作者：王昌龄 （Author: Wang Changling, 8th century)
昨 夜 風 開 露 井 桃 last night wind open dew well peach
未 央 前 殿 月 輪 高 not central front palace moon wheel high
平 陽 歌 舞 新 承 寵 Ping Yang (title) sing dance new receive favor
簾 外 春 寒 賜 錦 袍 curtain outside spring cold give brocade robe
Last night the wind blew, and the peach trees —
The ones beside the open well — began to blossom.
That’s when the moon rose like a great wheel
High above the Weiyang palace.
Oh, how she danced and sang,
Behind the beaded curtain.
She won new favor from the emperor
A brocade robe for the cold spring air.
This was a difficult poem to translate, despite the fact that it’s composed of very concrete images and actions. We had to expand the four lines to eight in order to explain what was happening, and we still omitted a few things. The poem tells us in which of the buildings in the palace complex the actions take place (the front one), but this seemed like a meaningless and clumsy detail in English. In the original, the wind causes the flowers to open. This 8th century concept of how the seasons change makes little sense to a 21st century reader, and trying to explain it within the context of this poem seemed unnecessarily awkward. We merely implied that the wind could have caused the flowers to blossom with the sequence of events. In doing so, however, we may have also omitted the sense of the wind as a mighty presence that creates a feminine response of flowering in a way that foreshadows the emperor in the second half of the poem. Whether it is taken as a delicate foreshadowing of the sexuality of the next stanza or not, it is important that the masculine, yang wind is juxtaposed with the feminine, yin flowers to create a sense of a full and balanced world.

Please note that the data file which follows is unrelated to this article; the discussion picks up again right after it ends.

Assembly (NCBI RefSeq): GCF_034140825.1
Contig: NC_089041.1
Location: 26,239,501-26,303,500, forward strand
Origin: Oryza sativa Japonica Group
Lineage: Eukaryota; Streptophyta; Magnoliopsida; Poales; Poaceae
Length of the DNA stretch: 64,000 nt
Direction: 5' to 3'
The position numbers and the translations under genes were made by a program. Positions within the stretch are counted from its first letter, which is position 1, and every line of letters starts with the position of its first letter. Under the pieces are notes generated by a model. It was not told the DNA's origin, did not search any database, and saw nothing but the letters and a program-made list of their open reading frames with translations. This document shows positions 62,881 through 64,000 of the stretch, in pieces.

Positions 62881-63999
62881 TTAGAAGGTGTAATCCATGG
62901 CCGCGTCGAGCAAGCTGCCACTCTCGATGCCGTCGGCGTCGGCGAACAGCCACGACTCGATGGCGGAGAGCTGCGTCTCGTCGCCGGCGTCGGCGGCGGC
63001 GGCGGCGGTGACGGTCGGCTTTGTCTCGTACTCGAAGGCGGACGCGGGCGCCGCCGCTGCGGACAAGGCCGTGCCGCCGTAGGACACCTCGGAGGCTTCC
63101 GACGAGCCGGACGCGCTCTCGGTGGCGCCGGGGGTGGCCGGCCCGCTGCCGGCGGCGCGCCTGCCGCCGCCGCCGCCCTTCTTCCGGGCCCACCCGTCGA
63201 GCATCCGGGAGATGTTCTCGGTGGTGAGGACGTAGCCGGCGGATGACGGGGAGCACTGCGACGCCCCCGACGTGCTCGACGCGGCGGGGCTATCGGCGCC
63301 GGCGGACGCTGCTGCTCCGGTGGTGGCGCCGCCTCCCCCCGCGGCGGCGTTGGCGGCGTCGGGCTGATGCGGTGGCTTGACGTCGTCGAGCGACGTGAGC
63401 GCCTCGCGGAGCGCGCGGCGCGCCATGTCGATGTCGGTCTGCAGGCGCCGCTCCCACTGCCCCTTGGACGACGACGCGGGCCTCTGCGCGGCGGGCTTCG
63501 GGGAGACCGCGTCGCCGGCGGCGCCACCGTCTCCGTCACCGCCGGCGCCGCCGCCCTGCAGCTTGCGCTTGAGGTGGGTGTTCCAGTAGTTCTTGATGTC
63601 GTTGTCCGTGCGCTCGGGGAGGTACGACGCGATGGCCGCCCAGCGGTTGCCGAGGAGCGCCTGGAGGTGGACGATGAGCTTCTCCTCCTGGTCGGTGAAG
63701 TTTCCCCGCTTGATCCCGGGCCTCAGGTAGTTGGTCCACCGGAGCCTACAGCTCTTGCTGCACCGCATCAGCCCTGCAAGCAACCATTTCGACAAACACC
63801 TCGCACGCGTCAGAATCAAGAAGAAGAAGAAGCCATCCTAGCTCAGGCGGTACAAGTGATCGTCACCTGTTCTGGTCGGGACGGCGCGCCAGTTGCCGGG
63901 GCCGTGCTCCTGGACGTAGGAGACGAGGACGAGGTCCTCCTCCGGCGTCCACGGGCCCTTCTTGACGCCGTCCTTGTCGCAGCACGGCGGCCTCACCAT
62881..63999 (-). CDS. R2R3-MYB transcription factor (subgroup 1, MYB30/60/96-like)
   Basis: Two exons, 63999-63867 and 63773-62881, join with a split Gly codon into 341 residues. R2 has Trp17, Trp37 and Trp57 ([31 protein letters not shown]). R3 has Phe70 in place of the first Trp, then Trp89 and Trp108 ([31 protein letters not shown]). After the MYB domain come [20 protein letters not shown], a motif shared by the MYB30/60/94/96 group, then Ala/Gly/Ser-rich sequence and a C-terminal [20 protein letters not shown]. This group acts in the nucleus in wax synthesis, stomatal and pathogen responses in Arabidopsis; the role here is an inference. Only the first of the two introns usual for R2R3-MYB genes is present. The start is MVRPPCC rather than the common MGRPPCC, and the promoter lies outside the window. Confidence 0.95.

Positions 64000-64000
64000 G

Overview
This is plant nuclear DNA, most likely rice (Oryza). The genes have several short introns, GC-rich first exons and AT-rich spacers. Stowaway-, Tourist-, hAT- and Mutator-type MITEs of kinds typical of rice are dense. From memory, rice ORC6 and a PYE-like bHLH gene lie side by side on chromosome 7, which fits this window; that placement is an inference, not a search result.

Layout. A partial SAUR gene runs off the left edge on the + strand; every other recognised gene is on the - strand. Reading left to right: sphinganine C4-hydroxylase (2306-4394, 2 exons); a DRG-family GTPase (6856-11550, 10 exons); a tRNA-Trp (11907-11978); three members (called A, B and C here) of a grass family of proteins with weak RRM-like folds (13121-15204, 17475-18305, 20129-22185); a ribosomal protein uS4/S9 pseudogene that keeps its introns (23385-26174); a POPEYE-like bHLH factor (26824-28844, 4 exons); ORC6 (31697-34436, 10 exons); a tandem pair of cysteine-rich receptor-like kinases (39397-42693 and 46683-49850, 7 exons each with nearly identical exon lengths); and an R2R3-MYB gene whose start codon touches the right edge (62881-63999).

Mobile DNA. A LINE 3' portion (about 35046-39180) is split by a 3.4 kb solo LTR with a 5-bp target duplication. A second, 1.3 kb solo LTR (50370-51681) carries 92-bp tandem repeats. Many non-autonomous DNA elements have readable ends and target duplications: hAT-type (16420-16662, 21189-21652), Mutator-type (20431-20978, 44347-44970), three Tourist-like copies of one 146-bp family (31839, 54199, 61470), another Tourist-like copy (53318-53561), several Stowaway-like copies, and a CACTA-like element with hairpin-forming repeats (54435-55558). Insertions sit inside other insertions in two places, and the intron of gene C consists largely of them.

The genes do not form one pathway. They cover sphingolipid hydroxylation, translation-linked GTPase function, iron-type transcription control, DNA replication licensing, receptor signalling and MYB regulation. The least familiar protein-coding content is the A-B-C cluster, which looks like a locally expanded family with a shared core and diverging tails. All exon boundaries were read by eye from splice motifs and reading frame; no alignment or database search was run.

In the second verse, the dancer is referred to as “she” which we considered more intimate than “the dancer.” Some translators have assumed that the dancer was the princess herself, but this assumption is incorrect. The dancer referred to in this poem is Wei Zifu, who was working as a palace singer and dancer on Princess Pingyang’s estate. Princess Pingyang was a Western Han Dynasty princess and one of the Emperor Wu of Han’s sisters. We were able to figure out the era of the story through the palace name in the second line — Weiyang Palace which was the main imperial residence of the Han dynasty. In 139 BC, Emperor Wu of Han paid a visit to his sister Princess Pingyang’s estate. The princess called in Wei Zifu to dance for the emperor as an entertainment. As a beautiful young girl talented in singing and dancing, Wei Zifu managed to catch the eye of the emperor. After that visit, the emperor took Wei Zifu back to his palace as a concubine. Ten years later, following the emperor’s divorce with his empress Chen Jiao, Wei Zifu gave birth to the emperor’s first son and was then made empress.